International Year of Biodiversity: And what about peoples?

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The United Nations declared 2010 to be the International Year of Biodiversity. According to the official web site, “It is a celebration of life on earth and of the value of biodiversity for our lives. The world is invited to take action in 2010 to safeguard the variety of life on earth: biodiversity.” Biodiversity is portrayed as our “natural wealth”, on which we rely to provide us with “food, fuel, medicine and other essentials” we “simply cannot live without.”

We believe that although true, the above does not adequately reflect the full meaning of biodiversity. In this respect, we think it is necessary to stress that humans are part of the Earth’s biodiversity, not only as its users –and abusers- but also as a repository of a huge diversity of cultures, many of which having a profound knowledge about the sustainable use of biodiversity. Some of these cultures have already been wiped off from the face of the Earth while others –using the biodiversity language- have become “rare, threatened and endangered”. However, they are not to be found in “red lists” as in the case of animal species that face extinction.

But extinction is taking place right now. With great sadness, we received the news that on February 4th the last member of a unique tribe died on India’s Andaman Islands. Boa Sr, who died aged around 85, was the last speaker of ‘Bo’, one of the ten Great Andamanese languages. The Bo are thought to have lived in the Andaman Islands for as much as 65,000 years, making them the descendants of one of the oldest human cultures on Earth.

Had she been the last representative of a species of tiger, or monkey or gorilla, her death would have probably received worldwide coverage. But she was “only” the last member of a “tribe” in an island in the Indian Ocean.

In the forests of that same island live the Jarawa, who chose and managed to resist contact with all outsiders until 1998. According to Survival International, they are now under serious threat. Poachers are camping for days at a time in their forest, and local authorities have defied an order from India’s supreme court to close the road that cuts through the Jarawa’s reserve. In 1999 and 2006, the Jarawa suffered outbreaks of measles – a disease that has wiped out many indigenous groups worldwide following contact with outsiders.

A similar situation is being faced by a number of indigenous peoples living in the forests of South America, who are still resisting contact with the surrounding society. They live in voluntary isolation in their ancestral territories and were never asked if they would like to be citizens of Brazil, Bolivia, Colombia, Ecuador, Paraguay or Perú. Their territories were simply included inside the boundaries of the new countries created in the 19th Century by mostly Spanish and Portuguese descendants after independence from Spain and Portugal.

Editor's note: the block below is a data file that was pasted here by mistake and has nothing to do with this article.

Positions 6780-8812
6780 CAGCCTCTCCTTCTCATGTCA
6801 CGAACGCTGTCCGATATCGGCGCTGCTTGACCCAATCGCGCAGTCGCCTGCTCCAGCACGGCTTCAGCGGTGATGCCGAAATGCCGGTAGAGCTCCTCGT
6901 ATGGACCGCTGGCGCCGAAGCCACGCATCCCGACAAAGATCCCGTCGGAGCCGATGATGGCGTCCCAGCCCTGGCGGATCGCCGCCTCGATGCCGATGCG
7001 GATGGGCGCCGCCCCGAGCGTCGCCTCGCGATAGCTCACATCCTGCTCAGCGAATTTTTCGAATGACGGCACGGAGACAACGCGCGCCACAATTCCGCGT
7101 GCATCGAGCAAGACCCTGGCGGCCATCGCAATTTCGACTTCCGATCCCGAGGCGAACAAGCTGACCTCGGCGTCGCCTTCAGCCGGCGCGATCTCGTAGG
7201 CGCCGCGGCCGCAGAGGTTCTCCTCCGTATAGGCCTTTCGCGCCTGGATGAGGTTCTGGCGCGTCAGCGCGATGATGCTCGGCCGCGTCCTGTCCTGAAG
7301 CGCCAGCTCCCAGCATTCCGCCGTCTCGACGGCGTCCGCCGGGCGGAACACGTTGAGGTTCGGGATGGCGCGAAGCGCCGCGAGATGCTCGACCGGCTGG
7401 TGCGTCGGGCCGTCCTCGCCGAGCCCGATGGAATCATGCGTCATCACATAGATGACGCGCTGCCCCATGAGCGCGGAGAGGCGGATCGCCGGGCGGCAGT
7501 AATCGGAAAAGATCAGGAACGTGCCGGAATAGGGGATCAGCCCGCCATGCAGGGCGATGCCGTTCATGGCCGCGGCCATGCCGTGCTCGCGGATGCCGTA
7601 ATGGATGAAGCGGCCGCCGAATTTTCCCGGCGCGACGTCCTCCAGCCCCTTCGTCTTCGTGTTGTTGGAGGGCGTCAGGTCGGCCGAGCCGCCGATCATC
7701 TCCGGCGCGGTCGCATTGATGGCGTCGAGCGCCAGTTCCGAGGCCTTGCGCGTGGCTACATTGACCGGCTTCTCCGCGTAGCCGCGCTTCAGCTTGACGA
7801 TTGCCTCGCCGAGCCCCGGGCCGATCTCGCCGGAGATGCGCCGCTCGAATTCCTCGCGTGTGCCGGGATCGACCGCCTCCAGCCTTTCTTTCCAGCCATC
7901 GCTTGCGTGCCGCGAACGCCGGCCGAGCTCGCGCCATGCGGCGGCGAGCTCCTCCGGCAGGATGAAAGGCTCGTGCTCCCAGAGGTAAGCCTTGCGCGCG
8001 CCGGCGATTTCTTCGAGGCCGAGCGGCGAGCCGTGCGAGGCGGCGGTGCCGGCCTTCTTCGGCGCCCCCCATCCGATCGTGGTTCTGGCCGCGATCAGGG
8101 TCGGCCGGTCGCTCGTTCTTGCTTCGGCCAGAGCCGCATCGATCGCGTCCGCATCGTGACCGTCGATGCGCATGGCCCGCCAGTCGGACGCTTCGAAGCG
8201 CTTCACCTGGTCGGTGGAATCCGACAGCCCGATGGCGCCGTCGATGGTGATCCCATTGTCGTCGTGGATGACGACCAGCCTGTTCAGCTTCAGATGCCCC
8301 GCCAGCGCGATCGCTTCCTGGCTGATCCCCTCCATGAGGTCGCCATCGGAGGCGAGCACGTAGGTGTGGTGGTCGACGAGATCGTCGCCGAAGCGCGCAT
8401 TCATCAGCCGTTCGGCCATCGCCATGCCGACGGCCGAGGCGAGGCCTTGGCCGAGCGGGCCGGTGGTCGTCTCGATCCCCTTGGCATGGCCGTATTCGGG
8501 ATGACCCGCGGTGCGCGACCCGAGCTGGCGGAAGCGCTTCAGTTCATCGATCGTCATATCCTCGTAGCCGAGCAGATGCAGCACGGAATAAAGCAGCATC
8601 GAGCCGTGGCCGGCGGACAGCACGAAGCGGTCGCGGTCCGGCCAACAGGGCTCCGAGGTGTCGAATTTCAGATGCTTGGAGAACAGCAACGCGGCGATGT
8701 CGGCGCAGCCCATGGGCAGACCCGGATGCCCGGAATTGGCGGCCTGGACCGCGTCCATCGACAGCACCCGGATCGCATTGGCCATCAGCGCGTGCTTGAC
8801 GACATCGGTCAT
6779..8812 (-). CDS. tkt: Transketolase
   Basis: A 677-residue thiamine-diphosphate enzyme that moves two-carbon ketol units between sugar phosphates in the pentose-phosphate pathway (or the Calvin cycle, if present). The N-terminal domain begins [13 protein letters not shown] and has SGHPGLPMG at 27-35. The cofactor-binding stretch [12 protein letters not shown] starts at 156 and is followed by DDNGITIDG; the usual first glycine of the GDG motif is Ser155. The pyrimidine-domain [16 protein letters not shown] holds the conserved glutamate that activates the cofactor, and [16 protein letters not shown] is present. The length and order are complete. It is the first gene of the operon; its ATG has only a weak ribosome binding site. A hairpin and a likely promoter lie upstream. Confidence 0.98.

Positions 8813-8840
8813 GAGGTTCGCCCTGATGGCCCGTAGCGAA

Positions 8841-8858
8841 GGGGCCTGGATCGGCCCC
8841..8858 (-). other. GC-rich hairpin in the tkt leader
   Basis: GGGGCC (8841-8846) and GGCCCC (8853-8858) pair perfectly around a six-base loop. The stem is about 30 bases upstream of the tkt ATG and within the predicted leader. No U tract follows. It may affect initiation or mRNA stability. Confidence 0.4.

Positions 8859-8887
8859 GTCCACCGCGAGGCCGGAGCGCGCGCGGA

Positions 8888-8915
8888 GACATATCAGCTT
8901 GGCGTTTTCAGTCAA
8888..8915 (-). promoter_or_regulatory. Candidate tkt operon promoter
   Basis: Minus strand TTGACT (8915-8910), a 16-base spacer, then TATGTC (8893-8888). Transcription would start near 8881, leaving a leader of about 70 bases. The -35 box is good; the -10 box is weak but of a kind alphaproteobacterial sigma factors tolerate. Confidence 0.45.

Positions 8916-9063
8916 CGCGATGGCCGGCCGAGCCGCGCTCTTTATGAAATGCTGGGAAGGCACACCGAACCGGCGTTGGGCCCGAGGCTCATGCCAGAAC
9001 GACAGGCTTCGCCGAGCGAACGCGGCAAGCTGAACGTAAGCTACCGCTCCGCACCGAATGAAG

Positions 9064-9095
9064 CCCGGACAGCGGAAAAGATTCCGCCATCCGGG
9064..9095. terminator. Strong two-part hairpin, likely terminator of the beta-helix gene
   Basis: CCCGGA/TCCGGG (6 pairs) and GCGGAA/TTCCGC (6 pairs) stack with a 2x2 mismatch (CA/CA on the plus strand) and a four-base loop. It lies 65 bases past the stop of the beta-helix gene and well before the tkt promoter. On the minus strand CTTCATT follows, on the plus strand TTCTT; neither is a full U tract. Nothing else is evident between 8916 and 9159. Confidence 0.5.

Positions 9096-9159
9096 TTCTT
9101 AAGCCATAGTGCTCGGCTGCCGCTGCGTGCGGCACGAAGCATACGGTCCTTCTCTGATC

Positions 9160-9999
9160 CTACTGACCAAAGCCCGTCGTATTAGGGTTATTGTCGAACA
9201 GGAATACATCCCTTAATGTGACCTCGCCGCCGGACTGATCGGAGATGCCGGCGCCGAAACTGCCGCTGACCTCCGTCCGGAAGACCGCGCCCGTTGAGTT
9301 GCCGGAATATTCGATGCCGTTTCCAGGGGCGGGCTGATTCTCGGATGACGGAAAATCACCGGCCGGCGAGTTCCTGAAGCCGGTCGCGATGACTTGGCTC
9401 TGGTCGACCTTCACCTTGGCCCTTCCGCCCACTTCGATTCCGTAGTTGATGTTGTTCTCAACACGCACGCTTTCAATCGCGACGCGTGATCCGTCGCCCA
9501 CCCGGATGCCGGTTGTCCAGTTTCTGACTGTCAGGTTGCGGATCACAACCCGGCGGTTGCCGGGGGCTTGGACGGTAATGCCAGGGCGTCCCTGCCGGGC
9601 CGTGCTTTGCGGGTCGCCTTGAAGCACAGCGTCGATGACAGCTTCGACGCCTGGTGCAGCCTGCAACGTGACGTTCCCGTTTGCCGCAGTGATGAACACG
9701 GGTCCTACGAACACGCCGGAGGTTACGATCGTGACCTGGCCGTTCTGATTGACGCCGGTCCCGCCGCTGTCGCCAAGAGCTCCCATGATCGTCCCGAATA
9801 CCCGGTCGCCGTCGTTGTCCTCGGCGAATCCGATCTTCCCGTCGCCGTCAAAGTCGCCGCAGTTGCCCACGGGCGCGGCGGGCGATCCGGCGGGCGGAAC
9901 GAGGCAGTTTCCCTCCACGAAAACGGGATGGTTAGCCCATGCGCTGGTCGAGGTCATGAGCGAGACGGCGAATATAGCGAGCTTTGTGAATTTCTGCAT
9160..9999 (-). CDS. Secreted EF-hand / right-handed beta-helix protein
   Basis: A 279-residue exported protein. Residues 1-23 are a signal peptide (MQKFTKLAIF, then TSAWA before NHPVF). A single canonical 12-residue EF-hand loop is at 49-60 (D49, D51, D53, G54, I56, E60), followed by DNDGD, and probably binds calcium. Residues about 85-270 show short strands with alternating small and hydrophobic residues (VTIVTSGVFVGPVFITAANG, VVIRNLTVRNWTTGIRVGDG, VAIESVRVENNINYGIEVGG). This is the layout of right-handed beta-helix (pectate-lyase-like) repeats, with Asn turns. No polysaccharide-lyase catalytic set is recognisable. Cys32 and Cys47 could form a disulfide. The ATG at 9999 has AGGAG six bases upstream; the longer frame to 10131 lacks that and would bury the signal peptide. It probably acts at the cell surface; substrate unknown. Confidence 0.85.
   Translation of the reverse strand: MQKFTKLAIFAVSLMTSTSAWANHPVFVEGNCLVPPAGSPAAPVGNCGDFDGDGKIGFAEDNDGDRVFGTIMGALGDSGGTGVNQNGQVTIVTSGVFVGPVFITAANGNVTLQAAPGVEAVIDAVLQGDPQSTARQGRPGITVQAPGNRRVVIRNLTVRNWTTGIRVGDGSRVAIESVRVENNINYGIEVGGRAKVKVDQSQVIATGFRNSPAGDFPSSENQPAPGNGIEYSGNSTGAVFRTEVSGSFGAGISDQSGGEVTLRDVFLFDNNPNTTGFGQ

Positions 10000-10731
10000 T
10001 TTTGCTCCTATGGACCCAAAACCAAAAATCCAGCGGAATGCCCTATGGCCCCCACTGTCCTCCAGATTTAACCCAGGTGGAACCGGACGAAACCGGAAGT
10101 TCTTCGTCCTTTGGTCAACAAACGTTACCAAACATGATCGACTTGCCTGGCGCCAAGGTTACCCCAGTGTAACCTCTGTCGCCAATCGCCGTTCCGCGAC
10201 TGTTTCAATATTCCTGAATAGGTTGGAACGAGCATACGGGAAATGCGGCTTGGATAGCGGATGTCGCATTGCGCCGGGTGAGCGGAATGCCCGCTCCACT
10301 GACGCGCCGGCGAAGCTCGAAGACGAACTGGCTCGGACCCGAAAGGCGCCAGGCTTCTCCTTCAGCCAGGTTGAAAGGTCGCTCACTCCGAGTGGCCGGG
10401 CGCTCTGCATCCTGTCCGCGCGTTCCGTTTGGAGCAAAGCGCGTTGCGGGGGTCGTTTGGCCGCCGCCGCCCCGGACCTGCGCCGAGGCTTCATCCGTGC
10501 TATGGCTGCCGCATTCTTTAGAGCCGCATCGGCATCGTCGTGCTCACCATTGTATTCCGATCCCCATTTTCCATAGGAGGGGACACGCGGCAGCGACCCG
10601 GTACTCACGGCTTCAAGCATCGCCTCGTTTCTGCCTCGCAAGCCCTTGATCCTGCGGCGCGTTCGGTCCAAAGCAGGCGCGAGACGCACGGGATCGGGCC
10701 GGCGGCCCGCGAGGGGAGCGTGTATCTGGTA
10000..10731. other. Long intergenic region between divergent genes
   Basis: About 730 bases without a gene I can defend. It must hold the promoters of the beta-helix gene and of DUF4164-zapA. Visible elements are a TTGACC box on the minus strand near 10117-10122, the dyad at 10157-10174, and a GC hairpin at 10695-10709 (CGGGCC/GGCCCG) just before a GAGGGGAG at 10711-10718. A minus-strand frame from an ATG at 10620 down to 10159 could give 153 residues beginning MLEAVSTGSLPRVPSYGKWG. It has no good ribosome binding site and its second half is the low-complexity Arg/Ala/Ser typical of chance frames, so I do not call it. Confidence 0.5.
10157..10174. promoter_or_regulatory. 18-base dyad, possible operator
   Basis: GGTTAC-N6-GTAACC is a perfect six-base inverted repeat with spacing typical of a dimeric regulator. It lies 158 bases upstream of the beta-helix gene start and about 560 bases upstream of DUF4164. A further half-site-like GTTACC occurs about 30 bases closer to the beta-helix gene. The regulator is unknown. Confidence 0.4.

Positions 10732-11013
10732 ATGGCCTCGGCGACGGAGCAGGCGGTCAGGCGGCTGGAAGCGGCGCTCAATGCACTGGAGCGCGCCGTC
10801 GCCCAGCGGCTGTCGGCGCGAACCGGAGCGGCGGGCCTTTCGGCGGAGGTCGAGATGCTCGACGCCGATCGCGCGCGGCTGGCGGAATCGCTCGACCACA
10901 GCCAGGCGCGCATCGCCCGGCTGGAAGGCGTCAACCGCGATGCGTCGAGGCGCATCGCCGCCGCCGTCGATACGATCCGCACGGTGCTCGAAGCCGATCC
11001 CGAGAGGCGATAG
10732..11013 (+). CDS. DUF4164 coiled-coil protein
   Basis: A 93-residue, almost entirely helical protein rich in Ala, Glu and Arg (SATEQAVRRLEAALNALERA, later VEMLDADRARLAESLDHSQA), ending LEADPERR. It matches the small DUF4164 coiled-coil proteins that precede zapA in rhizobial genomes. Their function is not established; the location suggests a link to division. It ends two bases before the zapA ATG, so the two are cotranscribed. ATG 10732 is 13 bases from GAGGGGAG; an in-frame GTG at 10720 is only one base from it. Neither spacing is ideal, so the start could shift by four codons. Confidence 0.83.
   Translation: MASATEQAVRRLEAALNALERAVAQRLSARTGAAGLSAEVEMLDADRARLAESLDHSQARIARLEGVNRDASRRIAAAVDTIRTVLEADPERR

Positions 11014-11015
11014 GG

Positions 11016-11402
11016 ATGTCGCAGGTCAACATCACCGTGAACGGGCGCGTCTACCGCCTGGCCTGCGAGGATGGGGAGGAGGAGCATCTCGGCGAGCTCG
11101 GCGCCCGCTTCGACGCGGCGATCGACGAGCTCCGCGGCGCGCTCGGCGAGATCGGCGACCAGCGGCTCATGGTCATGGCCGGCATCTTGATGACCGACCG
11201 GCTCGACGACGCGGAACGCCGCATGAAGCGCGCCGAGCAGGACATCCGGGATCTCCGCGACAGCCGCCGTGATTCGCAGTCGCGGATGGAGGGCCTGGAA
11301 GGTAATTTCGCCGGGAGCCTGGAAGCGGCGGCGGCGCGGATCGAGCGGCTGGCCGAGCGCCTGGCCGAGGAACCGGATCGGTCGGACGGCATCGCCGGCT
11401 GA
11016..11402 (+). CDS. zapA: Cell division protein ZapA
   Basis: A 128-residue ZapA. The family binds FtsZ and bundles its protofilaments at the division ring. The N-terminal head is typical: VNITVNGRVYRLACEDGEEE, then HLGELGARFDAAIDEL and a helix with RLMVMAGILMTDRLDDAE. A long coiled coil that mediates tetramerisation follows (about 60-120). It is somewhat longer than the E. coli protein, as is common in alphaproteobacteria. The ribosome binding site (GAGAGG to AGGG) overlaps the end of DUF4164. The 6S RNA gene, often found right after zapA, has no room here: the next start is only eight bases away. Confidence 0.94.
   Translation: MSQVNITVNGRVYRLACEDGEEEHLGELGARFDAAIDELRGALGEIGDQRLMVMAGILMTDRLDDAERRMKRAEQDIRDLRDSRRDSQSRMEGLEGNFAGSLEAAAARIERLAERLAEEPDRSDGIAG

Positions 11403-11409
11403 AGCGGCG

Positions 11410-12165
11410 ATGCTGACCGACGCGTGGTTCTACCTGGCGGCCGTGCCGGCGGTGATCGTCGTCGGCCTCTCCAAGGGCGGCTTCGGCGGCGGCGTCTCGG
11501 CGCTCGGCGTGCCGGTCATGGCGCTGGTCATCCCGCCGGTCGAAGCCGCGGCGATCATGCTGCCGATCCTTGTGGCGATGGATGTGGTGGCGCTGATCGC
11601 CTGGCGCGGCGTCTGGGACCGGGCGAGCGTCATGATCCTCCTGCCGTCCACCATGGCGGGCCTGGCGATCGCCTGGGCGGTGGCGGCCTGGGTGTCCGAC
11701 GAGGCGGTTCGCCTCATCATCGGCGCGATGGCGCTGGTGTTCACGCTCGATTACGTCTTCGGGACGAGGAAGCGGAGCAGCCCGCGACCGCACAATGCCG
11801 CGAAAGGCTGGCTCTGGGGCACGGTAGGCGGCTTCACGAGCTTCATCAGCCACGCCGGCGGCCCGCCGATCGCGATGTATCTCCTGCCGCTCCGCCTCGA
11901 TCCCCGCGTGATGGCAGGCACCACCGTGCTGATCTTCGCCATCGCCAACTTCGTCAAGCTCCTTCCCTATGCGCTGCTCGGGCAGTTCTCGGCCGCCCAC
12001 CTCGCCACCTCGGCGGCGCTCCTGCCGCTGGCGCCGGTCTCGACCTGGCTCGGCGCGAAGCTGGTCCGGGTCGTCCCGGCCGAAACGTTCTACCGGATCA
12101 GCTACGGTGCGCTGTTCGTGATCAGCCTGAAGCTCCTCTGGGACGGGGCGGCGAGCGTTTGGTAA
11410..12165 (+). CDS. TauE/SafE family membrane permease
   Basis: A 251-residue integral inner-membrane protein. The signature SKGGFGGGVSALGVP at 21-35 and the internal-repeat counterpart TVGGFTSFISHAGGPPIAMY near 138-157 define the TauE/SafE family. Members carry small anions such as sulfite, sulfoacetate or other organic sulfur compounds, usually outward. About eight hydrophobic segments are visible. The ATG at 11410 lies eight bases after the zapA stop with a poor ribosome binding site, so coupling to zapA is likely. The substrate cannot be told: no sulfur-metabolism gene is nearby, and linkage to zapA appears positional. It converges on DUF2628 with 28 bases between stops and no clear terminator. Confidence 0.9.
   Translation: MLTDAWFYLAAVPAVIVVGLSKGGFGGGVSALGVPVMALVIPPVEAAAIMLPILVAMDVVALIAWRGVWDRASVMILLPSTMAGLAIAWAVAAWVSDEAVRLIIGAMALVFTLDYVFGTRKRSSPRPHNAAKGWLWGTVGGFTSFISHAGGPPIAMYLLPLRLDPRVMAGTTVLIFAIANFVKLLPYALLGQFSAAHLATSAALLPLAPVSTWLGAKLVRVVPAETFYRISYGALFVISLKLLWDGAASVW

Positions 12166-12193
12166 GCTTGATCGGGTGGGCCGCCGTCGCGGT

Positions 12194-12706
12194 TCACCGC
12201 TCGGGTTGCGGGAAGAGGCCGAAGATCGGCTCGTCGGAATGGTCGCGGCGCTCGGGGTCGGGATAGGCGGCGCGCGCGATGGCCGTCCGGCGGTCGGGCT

Their fate is closely linked to one of the best publicized biodiversity issues: tropical forest destruction. Most of the remaining isolated groups live in the Amazon forest while a few others live in the Chaco forest of Bolivia and Paraguay. Forest biodiversity provides for all their needs, but their forests are being constantly destroyed and degraded by the outside society, thus putting them on the brink of extinction.

Many other indigenous peoples and traditional communities worldwide are struggling to protect their diverse cultures -strongly rooted in biodiversity- against the forces of so-called “development” unleashed against them by governments and international institutions. Industrial logging, oil, mining, dams, plantations, cattle-ranching, shrimp farming don’t simply “happen”: they are promoted by those same governments and institutions that are supposed to protect biodiversity.

Instead of receiving a well-deserved “environmental award” for protecting biodiversity, these peoples are being dispossessed, repressed and evicted from their territories, either to allow the occupation of their land by corporations that destroy biodiversity or to establish so-called “protected areas” that destroy their livelihoods and culture –without even achieving the stated aim of biodiversity conservation.

If by declaring 2010 as International Year of Biodiversity, the United Nations truly aims at safeguarding the “variety of life on earth”, it should start by safeguarding the rights of all those peoples, thus ensuring the conservation of biodiversity in its full extent. That would be a good start.